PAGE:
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Reviewed by:
  • Exclusions: Practicing Prejudice in French Law and Medicine, 1920–1945 by Julie Fette
  • Matthew Ramsey, Ph.D.

medical practice, professional discrimination

Julie Fette. Exclusions: Practicing Prejudice in French Law and Medicine, 1920–1945. Ithaca, New York, Cornell University Press, 2012. xi, 314 pp., $49.95.

The quest to control practice by unqualified individuals and defend against encroachment by neighboring occupations has long been a standard topic in the history of the professions. Julie Fette’s study adds to a growing body of literature that addresses another kind of boundary maintenance: excluding or discriminating against particular groups who seek or have already received professional training. Although other scholars have considered aspects of her subject, this book stands out by systematically comparing the development of exclusion in two French professions, and it provides new information on how the process worked in practice. Fette analyzes the role of students, professionals, and governments and the motives behind exclusion, including not just the prejudices invoked in the book’s subtitle, but also economic protectionism and “professional identity formation” (1). Targets included women, foreigners, naturalized citizens, and Jews. The last three categories dominate the account. The obstacles that women encountered, which Fette has dealt with elsewhere (“Pride and Prejudice in the Professions: Women Doctors and Lawyers in Third Republic France,” J. Women’s Hist., 2007, 19, 60–86), receive only limited attention.

Since this review will focus on medicine, it should be noted in passing that the French legal and medical professions generally moved on parallel tracks. The major difference was that in addition to a university degree, membership in a local bar was required to practice law. Medicine lacked a corporate organization until the creation of the Ordre de Médecins in 1940.

The book begins with a chapter on the nineteenth-century background. In the 1880s, a movement emerged in the professions to exclude foreigners, which led to legal restrictions starting in 1892. The medical practice law adopted in that year abolished recognition of foreign diplomas. A new degree intended for foreigners created in 1897, the doctorat d’université, [End Page 506] provided essentially the same training as the doctorat d’état but did not confer the right to practice in France.

The bulk of the study deals with the 1920s and 1930s, the last two decades of the Third Republic and the authoritarian Vichy Regime (1940–44), which succeeded it after France fell to the Germans and in key respects built on the exclusionist policies of its predecessor. Several factors conspired to promote exclusionism during the interwar period. They included a reaction against a law adopted in 1927, which reduced the residency requirement for naturalization from ten years to three, and against a decree issued the following year, which made it easier to convert a university doctorate into a state degree. The economic challenges of the Depression encouraged protectionism, and the influx of refugees from Nazi Germany and the Spanish Civil War, some of them well educated, added to the perception of overcrowding. A law adopted in 1933, sponsored by Senator Raymond Armbruster, a former army doctor, required new physicians to possess a state doctorate and French nationality. The Cousin-Nast law of 1935 imposed further limitations on naturalized citizens who received a French medical doctorate. Under this law, those who had not performed military service would have a waiting period before they could begin to practice, and they were subject to a still longer delay before they could receive a government appointment. The legislature did not, however, adopt a 1934 proposal to address the perceived overcrowding of the profession by limiting admission to medical school. Many physicians opposed this proposal, in part because it called for the Ministry of Education to set the number of available places, and they feared a growing intrusion of the state into the medical field.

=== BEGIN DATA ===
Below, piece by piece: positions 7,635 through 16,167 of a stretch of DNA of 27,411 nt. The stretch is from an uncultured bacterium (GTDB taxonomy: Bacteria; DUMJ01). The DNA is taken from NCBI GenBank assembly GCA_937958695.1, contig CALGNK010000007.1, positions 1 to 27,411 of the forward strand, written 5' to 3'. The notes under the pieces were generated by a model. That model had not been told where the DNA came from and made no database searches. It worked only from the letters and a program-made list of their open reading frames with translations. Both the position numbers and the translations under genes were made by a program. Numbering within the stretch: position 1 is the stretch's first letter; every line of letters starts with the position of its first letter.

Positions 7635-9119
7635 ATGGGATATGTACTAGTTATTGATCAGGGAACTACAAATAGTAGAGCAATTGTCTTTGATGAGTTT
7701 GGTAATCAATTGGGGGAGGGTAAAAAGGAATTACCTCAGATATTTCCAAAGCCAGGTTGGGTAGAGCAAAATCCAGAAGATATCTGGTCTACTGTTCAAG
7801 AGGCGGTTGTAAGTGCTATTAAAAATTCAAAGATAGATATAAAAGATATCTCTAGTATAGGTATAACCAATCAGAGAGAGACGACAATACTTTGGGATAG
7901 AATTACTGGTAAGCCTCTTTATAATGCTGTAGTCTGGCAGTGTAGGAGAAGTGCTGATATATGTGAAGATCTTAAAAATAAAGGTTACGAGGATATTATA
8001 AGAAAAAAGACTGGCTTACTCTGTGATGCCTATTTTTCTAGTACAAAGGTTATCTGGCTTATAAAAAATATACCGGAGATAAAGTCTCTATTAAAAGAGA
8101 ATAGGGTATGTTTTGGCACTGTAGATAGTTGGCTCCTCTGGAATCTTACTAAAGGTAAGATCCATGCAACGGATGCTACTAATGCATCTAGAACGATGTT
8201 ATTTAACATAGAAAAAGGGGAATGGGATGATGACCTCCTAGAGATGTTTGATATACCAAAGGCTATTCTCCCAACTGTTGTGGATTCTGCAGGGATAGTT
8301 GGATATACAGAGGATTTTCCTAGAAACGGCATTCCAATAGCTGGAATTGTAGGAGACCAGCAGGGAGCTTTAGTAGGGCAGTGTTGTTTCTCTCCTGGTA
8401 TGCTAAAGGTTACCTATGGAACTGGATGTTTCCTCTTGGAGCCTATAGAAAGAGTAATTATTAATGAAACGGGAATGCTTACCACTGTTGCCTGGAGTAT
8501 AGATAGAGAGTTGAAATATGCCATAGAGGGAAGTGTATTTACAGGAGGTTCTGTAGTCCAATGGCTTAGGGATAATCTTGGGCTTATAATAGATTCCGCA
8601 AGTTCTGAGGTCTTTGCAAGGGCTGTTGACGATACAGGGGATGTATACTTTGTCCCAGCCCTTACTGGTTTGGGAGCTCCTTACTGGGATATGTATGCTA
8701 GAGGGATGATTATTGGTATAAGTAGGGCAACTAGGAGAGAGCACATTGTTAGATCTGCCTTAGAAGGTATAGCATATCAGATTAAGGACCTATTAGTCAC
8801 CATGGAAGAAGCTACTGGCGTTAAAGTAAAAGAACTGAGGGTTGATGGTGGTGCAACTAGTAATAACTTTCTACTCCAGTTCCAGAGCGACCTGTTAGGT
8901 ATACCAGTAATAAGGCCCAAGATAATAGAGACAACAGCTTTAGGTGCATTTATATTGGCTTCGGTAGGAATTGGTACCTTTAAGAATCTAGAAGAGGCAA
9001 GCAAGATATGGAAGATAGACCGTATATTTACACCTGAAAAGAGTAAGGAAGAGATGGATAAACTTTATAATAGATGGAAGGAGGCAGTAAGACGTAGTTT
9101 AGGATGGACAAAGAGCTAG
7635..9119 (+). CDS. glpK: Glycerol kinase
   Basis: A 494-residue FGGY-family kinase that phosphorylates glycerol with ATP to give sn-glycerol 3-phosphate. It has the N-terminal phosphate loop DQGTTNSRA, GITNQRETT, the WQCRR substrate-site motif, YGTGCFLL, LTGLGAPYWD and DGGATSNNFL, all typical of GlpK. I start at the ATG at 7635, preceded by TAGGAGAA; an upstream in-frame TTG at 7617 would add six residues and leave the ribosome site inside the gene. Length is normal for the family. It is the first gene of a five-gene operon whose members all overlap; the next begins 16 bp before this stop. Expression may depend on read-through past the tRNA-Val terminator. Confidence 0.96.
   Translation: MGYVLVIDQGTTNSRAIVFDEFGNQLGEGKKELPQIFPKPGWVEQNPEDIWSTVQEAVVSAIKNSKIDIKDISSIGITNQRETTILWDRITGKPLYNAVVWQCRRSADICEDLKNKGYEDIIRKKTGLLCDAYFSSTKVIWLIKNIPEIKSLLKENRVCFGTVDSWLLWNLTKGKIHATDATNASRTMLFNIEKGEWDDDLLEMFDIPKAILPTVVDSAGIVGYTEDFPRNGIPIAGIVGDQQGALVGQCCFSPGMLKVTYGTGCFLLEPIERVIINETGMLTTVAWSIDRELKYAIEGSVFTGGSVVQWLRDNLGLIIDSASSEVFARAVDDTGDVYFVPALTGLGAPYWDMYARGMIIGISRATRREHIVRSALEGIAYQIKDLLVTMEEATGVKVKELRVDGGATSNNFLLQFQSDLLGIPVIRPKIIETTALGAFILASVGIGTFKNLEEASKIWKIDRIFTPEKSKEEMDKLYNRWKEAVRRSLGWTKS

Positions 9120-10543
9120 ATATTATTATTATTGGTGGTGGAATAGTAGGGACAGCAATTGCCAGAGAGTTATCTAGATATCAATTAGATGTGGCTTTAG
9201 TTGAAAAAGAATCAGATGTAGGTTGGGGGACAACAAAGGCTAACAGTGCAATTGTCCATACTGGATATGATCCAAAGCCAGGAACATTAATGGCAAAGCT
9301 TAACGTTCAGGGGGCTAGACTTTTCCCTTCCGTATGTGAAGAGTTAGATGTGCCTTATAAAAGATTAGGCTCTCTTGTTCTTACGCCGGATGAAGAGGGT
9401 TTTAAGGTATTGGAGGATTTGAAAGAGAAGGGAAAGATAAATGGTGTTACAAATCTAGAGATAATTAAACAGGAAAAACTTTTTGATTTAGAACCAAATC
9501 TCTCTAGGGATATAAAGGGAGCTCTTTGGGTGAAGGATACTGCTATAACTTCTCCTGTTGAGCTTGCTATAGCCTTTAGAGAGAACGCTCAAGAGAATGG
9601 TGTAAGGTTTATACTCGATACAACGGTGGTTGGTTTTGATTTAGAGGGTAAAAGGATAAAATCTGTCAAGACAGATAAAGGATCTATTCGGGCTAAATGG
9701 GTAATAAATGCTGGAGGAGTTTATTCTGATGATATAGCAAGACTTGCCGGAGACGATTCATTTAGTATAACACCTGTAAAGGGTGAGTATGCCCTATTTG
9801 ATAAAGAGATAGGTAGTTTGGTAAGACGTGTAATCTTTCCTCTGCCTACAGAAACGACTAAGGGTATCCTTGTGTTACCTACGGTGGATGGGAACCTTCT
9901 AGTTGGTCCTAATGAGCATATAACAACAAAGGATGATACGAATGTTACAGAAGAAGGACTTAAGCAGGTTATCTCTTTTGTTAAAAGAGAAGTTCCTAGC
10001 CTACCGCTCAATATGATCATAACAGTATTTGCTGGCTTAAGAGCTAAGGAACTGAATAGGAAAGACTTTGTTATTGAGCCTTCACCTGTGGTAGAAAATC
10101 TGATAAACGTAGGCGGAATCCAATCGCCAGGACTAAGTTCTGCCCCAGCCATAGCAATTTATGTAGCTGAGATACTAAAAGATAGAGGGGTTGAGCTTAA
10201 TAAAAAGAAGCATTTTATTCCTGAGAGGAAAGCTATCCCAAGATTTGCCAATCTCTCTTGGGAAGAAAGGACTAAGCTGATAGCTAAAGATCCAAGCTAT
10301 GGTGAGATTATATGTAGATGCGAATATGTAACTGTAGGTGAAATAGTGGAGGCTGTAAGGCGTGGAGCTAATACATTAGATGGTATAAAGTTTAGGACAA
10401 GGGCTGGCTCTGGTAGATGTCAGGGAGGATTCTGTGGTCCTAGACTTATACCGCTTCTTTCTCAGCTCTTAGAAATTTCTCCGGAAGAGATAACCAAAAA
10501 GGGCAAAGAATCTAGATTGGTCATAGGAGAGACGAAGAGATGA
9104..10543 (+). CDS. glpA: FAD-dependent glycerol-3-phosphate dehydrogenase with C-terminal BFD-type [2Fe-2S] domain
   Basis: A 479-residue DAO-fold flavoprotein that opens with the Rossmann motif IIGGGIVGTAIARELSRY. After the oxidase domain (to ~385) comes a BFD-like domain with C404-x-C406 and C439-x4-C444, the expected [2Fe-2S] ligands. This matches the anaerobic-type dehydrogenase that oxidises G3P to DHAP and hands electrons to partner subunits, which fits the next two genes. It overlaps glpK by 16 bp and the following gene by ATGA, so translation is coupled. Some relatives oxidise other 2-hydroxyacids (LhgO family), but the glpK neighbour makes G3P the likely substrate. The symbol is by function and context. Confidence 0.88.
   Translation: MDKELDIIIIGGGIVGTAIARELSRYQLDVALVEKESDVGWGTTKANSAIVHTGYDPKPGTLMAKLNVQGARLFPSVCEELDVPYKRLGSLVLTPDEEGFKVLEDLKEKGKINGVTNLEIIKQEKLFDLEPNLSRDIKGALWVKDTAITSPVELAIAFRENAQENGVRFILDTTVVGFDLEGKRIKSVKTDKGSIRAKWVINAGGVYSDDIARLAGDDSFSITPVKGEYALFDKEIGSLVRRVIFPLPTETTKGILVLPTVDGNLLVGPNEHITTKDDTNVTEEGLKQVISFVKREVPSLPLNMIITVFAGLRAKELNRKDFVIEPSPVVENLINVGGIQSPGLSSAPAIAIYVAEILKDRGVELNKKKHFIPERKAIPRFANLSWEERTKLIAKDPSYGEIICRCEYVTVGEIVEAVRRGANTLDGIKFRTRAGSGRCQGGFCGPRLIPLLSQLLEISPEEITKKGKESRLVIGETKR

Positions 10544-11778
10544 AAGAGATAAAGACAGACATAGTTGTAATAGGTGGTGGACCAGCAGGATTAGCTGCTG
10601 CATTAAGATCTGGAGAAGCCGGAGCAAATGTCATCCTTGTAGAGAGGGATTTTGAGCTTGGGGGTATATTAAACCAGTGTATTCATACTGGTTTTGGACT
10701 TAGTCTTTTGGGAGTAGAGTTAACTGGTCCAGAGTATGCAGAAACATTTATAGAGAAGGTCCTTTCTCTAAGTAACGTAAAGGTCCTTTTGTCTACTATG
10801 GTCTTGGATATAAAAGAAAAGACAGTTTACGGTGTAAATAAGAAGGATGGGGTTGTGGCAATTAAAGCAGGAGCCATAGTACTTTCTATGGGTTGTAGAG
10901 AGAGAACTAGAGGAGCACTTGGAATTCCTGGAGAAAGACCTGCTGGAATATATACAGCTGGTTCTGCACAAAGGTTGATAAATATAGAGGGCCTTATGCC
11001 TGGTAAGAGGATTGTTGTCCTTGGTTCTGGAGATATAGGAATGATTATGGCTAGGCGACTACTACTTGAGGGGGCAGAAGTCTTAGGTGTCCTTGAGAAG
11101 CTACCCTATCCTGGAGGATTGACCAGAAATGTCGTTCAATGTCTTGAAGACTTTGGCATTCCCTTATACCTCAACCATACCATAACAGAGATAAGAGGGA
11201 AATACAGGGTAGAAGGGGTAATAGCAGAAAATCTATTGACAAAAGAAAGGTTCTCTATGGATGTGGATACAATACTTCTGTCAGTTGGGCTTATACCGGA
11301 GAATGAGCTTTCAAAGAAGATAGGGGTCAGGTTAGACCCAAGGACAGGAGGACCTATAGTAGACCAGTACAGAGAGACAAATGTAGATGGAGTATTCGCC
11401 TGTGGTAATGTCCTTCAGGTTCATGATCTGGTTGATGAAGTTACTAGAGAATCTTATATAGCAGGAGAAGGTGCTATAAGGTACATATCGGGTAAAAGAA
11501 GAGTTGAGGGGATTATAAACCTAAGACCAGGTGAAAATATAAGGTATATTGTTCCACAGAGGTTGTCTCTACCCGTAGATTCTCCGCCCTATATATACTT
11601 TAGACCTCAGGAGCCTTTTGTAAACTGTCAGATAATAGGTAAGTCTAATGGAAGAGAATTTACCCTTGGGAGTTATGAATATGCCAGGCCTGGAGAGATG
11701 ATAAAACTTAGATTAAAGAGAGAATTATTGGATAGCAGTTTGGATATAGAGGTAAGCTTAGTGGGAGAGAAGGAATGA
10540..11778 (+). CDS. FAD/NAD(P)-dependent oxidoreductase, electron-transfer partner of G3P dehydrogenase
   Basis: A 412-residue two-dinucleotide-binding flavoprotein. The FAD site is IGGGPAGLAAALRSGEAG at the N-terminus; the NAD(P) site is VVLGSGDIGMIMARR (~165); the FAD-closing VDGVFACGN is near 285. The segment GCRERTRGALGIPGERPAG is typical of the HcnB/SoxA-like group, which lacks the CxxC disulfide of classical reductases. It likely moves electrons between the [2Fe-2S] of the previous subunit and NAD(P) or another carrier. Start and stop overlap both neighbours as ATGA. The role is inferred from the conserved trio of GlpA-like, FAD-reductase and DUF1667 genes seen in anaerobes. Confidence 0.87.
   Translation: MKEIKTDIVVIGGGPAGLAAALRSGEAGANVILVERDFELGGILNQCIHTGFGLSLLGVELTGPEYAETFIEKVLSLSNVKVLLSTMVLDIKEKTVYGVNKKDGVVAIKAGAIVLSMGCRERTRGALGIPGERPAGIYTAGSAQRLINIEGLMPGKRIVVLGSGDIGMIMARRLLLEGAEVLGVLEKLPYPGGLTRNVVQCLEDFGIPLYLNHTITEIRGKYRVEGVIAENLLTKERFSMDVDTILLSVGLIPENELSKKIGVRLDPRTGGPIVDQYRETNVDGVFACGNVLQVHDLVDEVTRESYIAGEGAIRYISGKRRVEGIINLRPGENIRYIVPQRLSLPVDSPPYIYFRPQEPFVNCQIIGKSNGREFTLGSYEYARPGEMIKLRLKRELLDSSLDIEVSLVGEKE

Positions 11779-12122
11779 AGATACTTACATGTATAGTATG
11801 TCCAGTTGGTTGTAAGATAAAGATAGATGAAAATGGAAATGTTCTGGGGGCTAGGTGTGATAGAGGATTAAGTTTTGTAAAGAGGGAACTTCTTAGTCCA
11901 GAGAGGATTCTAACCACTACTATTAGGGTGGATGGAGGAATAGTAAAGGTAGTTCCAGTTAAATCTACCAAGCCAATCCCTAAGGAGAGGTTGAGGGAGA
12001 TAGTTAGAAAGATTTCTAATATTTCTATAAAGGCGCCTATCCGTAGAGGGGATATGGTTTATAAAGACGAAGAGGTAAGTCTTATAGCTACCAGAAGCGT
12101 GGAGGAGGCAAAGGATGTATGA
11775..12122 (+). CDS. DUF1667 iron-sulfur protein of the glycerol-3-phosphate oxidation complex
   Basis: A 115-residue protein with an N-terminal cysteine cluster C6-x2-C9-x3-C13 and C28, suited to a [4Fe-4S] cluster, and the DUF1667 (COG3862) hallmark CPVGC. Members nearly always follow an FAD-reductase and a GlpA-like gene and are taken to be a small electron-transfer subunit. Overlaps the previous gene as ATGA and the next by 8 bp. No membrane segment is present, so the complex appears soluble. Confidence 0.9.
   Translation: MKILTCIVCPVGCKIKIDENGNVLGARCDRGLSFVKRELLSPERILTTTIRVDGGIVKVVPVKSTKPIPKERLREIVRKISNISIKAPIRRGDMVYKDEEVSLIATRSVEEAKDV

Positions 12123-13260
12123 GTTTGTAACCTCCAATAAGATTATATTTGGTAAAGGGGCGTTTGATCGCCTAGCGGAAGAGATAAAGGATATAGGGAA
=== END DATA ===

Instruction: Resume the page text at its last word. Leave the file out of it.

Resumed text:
In the summer of 1940, the newly installed Vichy Regime expelled French citizens born of foreign fathers from the professions. The government reviewed applications for citizenship submitted since 1927 and “denaturalized” individuals deemed incapable of assimilating into French society. It also adopted the first in a series of anti-Semitic measures, the result of French policy...


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pp. 506-508
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